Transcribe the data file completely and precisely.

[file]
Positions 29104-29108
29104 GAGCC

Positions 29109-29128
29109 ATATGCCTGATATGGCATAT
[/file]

Positions 29104-29108
29104 GAGCC

Positions 29109-29128
29109 ATATGCCTGATATGGCATAT